Deceptive bloggers watch out!

by Brian Johnson on October 26, 2009

ftc-blogsThe Federal Trade Commission (FTC) has responded to the lack of transparency in product endorsements on Internet forums and blogs by amending the guidelines it requires advertisers to follow.  Under new rules which will go into effect on December 1st of this year, bloggers will have to disclose any material relationship they have with their advertisers when offering reviews. In other words, if they receive money or products for free when they write reviews, they will have to disclose that information to their readers, or face a fine of up to $11,000.

These new guidelines promote transparency between advertisers and endorsers, which will make the Internet a more trustworthy source of relevant and neutral information.  Given the scope of the online world, it is necessary to curb the activities of scammers and hucksters and to promote a public forum where a reader can trust the material they see. The FTC’s new guidelines are a step in that direction.

Moreover, the success of a writer is based on the trust she is able to engender amongst her readership; this is no less true for producers of on-line content than it is for traditional print media.  By requiring bloggers to be faithful to that trust by telling their readers when they have received cash or goods for their reviews, the FTC is effectively helping that writer to stay honest to her audience. If it turns out that the blogger doesn’t deserve that trust because her opinions are essentially for sale, then the FTC’s new guidelines will reveal the true nature of these mercenary endorsements, and give the reader more power to determine who is credible and who is not.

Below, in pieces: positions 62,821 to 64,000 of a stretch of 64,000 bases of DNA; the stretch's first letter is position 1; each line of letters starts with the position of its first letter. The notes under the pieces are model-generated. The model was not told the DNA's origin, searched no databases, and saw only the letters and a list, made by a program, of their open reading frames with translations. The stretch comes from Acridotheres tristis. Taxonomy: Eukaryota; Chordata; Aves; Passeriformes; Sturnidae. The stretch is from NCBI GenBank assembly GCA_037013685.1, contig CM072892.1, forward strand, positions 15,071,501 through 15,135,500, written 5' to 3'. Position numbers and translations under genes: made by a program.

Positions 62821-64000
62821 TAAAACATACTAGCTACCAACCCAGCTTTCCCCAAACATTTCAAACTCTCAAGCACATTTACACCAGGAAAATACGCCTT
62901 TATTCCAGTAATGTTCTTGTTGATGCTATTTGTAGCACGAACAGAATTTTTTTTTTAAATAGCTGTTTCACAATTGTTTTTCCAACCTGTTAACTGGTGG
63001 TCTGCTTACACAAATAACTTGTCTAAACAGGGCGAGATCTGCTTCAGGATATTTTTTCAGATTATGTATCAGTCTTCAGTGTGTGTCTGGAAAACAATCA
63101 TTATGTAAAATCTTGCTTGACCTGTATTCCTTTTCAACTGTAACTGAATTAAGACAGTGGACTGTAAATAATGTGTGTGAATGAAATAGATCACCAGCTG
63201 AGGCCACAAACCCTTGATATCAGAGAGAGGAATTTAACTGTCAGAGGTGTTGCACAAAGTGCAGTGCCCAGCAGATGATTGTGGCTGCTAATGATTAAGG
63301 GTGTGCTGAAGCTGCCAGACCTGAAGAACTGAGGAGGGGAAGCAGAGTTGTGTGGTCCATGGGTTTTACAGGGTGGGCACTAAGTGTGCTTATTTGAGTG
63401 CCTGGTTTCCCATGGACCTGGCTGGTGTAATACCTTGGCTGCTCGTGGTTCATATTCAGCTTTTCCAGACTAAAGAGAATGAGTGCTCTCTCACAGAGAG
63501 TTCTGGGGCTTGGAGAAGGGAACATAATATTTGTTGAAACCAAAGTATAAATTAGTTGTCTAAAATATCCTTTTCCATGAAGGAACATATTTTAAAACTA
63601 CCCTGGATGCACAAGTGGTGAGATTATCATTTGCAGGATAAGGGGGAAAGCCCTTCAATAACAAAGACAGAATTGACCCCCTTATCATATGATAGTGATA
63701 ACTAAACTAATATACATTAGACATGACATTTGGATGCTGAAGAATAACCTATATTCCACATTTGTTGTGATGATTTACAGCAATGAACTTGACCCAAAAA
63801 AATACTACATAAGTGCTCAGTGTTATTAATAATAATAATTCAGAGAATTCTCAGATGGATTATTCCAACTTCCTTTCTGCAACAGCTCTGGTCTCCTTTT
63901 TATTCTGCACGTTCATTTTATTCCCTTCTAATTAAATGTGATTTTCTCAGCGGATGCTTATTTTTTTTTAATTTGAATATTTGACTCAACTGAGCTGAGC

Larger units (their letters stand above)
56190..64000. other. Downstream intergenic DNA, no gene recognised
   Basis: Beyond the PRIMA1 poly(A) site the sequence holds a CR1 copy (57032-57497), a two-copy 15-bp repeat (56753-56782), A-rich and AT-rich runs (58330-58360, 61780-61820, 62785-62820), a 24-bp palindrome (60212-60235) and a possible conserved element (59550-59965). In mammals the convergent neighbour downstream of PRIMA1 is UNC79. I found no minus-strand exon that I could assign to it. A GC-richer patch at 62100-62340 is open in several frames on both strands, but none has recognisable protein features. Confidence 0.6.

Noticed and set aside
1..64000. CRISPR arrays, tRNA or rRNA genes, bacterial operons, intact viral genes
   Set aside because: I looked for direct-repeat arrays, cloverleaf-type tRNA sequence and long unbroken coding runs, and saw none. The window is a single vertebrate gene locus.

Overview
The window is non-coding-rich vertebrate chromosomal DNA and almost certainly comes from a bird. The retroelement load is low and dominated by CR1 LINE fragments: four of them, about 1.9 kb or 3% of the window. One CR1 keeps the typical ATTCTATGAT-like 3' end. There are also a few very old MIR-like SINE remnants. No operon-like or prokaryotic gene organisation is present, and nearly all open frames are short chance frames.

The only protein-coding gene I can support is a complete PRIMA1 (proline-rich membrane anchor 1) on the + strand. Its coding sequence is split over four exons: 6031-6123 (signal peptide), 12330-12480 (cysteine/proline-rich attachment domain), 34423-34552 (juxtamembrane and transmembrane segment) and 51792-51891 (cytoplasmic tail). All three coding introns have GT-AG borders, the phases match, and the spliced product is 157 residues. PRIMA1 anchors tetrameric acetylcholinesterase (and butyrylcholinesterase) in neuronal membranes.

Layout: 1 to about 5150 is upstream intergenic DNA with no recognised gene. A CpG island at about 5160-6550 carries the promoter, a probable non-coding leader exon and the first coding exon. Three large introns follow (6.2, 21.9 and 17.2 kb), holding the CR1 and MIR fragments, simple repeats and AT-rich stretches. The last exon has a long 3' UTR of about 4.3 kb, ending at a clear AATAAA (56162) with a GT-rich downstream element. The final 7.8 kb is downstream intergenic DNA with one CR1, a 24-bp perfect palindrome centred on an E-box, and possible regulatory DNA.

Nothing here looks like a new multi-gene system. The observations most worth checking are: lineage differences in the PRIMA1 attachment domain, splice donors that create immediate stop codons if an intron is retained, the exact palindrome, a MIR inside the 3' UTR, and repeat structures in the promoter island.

Are there problems with the new guidelines?  Yes.  For one, it is difficult to see just how the FTC is going to differentiate between a traditional media outlet with an online presence, which is already regulated, and currently unregulated media outlets that happen to be blogs?  If, for instance, the New York Times runs the same opinion column both in print and on one of its blogs, is the same story going to be held to two different standards?  Additionally, moving forward, the FTC is likely to find that its definition of a blog is too broad given the scope of its intended regulation.

Nonetheless, these guidelines are a step in the right direction because they introduce integrity to a media format that in some instances is currently being bought and sold.  The end result is that Internet sources may be forced to become more transparent, so as to avoid being fined.  Ultimately though, what will become apparent is the difference between an opinion that can be purchased and one that is honest and worthy of a reader’s trust.

If you, as a reader, are suspicious of material you are viewing online  and you suspect that an endorsement has been solicited by an advertiser, you can lodge a complaint with the FTC at their website.

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